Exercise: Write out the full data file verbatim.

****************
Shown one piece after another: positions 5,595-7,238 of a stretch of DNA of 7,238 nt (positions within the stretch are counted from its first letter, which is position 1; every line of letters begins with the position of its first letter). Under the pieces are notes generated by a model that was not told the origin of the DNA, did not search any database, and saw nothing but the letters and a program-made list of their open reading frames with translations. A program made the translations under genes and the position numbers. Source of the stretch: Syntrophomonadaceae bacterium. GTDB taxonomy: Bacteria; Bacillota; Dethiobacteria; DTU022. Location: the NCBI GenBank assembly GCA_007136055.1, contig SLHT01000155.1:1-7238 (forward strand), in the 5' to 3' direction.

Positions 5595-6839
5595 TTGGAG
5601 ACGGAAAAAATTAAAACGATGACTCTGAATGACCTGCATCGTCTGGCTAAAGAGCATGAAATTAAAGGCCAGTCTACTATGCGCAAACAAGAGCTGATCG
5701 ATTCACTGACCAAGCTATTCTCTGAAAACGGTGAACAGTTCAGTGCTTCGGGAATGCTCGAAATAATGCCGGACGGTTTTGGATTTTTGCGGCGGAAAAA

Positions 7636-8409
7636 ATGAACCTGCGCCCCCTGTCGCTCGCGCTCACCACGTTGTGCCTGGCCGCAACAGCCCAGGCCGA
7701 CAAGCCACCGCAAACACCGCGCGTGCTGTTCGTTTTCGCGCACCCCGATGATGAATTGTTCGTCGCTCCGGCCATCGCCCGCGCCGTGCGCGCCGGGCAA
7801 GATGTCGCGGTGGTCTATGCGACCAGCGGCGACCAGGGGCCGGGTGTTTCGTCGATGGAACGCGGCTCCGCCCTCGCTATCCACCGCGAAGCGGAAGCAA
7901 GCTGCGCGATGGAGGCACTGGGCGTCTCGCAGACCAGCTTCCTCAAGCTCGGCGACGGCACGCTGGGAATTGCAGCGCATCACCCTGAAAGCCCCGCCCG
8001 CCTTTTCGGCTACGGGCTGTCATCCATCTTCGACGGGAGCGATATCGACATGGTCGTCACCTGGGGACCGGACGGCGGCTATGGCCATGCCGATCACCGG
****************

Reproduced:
Shown one piece after another: positions 5,595-7,238 of a stretch of DNA of 7,238 nt (positions within the stretch are counted from its first letter, which is position 1; every line of letters begins with the position of its first letter). Under the pieces are notes generated by a model that was not told the origin of the DNA, did not search any database, and saw nothing but the letters and a program-made list of their open reading frames with translations. A program made the translations under genes and the position numbers. Source of the stretch: Syntrophomonadaceae bacterium. GTDB taxonomy: Bacteria; Bacillota; Dethiobacteria; DTU022. Location: the NCBI GenBank assembly GCA_007136055.1, contig SLHT01000155.1:1-7238 (forward strand), in the 5' to 3' direction.

Positions 5595-6839
5595 TTGGAG
5601 ACGGAAAAAATTAAAACGATGACTCTGAATGACCTGCATCGTCTGGCTAAAGAGCATGAAATTAAAGGCCAGTCTACTATGCGCAAACAAGAGCTGATCG
5701 ATTCACTGACCAAGCTATTCTCTGAAAACGGTGAACAGTTCAGTGCTTCGGGAATGCTCGAAATAATGCCGGACGGTTTTGGATTTTTGCGGCGGAAAAA

Positions 7636-8409
7636 ATGAACCTGCGCCCCCTGTCGCTCGCGCTCACCACGTTGTGCCTGGCCGCAACAGCCCAGGCCGA
7701 CAAGCCACCGCAAACACCGCGCGTGCTGTTCGTTTTCGCGCACCCCGATGATGAATTGTTCGTCGCTCCGGCCATCGCCCGCGCCGTGCGCGCCGGGCAA
7801 GATGTCGCGGTGGTCTATGCGACCAGCGGCGACCAGGGGCCGGGTGTTTCGTCGATGGAACGCGGCTCCGCCCTCGCTATCCACCGCGAAGCGGAAGCAA
7901 GCTGCGCGATGGAGGCACTGGGCGTCTCGCAGACCAGCTTCCTCAAGCTCGGCGACGGCACGCTGGGAATTGCAGCGCATCACCCTGAAAGCCCCGCCCG
8001 CCTTTTCGGCTACGGGCTGTCATCCATCTTCGACGGGAGCGATATCGACATGGTCGTCACCTGGGGACCGGACGGCGGCTATGGCCATGCCGATCACCGG